Pet science

Should You Give Your Cat Cow’s Milk? A Veterinarian Reveals The Surprising Answer

Don’t take your cue from The Aristocats.

Originally Published: 
Siamese Cat (Photo by Marka/Universal Images Group via Getty Images)
Marka/Universal Images Group/Getty Images
Pet Science

In the 1970 Disney movie The Aristocats, the genteel felines enjoy a bowl of milk from time to time. Other cartoons depict cats enjoying bowls of full-fat dairy, a privilege that some humans know would wreak havoc on their own stomachs. Disney never shows the potentially grisly aftermath cats may suffer after lapping up lactose.

Maybe it’s crossed your mind to reward your own kitty (for being so perfect all the time) with a nice bowl of milk or cream. Despite representations of cartoon kitties, there are far better treats for your cat. Bruce Kornreich, veterinary cardiologist and director of the Cornell Feline Health Center, explains what Disney doesn’t show us when we give a cat some milk.

Can cats drink milk?

Like all mammals, newborn kittens suckle on their mother’s nutrient-rich milk in their first weeks of life. By 8 to 10 weeks of age, Kornreich tells Inverse, they’re usually eating solid food.

Milk contains the sugar lactose. Mammals with the enzyme lactase are able to digest lactose, but many lose it as they age. Kornreich says while cats need the ability to digest lactose when they’re younger, losing this ability is natural. As they wean from suckling, that’s when they lose the ability to break down this sugar. “Presumably, that’s an evolutionary adaptation to transfer from a liquid to a solid diet,” he says. As a result, “most cats are lactose intolerant to some degree.”

Cats may also be sensitive to another component of milk, the protein casein. Kornreich says that “while we don’t know the prevalence” of this sensitivity, it’s “similar to a food allergy” in that they have an immune reaction to this protein. The immune system doesn’t recognize casein, so it creates a response to the foreign protein. So not only do cats lose the ability to digest lactose, but their immune systems react to the presence of casein, reinforcing that felines biologically outgrow the need for milk.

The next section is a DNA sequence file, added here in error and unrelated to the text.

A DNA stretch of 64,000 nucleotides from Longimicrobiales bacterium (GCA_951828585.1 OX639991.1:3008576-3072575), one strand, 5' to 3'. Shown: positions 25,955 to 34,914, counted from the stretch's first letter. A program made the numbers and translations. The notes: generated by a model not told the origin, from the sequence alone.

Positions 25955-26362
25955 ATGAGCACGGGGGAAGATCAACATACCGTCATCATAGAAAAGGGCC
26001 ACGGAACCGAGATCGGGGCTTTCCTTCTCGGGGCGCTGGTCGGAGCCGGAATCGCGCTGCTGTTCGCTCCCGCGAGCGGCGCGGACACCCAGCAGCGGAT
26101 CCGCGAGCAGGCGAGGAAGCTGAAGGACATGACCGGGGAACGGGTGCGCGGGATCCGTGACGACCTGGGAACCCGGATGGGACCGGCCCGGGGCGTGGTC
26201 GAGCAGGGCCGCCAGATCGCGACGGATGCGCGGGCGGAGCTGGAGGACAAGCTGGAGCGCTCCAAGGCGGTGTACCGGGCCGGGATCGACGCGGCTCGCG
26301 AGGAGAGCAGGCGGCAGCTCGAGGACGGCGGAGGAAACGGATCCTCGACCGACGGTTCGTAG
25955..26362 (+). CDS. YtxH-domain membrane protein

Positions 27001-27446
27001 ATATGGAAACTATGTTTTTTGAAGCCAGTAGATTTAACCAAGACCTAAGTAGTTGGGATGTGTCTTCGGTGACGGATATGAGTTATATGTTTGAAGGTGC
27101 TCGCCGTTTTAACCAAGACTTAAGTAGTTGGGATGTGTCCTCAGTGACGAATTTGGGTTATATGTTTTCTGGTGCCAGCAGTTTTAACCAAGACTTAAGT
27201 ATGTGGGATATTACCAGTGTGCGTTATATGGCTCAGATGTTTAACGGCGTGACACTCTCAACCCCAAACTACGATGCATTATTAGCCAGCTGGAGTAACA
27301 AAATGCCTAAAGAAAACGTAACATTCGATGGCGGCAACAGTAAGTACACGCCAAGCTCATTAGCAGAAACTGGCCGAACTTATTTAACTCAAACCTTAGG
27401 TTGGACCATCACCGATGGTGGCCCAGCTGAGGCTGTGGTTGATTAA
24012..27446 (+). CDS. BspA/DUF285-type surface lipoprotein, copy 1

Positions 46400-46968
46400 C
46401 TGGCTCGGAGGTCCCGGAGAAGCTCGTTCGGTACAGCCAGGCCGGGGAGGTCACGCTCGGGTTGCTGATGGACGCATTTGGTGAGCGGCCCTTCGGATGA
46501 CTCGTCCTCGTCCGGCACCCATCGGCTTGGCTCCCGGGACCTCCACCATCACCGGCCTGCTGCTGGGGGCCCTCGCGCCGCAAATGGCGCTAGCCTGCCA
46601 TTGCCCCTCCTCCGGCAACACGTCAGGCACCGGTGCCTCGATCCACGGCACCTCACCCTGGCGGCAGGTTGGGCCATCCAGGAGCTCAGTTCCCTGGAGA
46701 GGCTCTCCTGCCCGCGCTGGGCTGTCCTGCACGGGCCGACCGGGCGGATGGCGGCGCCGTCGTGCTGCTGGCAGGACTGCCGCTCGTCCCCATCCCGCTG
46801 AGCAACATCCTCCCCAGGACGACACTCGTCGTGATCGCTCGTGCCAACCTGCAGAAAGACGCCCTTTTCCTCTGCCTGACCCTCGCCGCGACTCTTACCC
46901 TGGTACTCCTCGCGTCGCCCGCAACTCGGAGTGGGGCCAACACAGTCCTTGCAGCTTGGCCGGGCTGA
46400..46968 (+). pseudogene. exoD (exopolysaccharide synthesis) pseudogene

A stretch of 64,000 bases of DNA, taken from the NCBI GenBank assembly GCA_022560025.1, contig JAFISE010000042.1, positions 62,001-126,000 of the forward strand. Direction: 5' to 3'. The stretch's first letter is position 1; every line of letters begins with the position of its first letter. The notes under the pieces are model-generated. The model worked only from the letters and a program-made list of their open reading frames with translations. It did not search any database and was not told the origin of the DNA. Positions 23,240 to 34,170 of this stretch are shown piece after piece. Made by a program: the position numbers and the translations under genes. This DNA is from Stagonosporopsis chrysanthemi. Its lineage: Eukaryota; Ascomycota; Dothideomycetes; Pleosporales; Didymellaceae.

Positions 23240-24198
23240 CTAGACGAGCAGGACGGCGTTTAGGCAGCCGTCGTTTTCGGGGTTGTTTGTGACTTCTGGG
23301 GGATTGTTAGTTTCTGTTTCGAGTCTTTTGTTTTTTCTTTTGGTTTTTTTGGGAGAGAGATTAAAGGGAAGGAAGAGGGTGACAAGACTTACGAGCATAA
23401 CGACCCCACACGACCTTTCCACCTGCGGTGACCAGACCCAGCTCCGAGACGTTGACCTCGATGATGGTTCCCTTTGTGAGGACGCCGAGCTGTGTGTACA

Of course, that won’t stop a cat from slurping on some milk if it’s available and whets their palate. “Can cats drink milk? Sure. But should they? No, we don’t believe they should,” Kornreich says.

What happens if a cat drinks milk?

Without lactase to break down lactose, the sugar stays in the gastrointestinal tract. There, it ferments, producing gas while drawing water into the GI tract. That gas turns into nasty flatulence. As for the excess water? That becomes diarrhea. If you give milk to your cat, there’s a fair chance he may fart up a storm and suffer from the runs, both of which can make him uncomfortable.

If your cat does get diarrhea (from drinking milk or otherwise), pay attention to how long it lasts. “Some people are flippant about diarrhea,” Kornreich says. While occasional, one-time diarrhea isn’t necessarily worth fretting over, prolonged diarrhea can dehydrate your cat and lower blood electrolyte levels. “Any significant amount of diarrhea should be a cause for concern,” he says. If slurry-like poops persist for more than two days, that’s high time to see the vet.

What should I give cats instead of milk?

If you happen upon a mewling stray, don’t set out a bowl of milk. It’s much more intuitive than that. Cats are “obligate carnivores,” Kornreich says, which means meat needs to be a part of their diet. Some wet cat food and water will suffice, and “the best thing to do is consult a vet,” he adds, because this cat probably needs a checkup and shots.

As for abandoned kittens, kitten milk replacer (KMR) formulas are available and may be a good option. These products are “designed specifically with the nutritional needs of kittens in mind,” Kornreich says. These drinks, often powdered, contain vitamins and minerals that kittens would otherwise get from cat milk. This route is “likely what the vet will recommend,” especially if the kitten is still very young and not weaned.

We all love spoiling our kitties. Pouring a fresh bowl of milk might seem like putting them in the lap of luxury, but it can do some serious harm. “In our desire to make them feel happy and healthy and comfortable, we can actually cause them distress,” Kornreich says. “If you want to make them feel good, give them a nutritionally balanced diet.”

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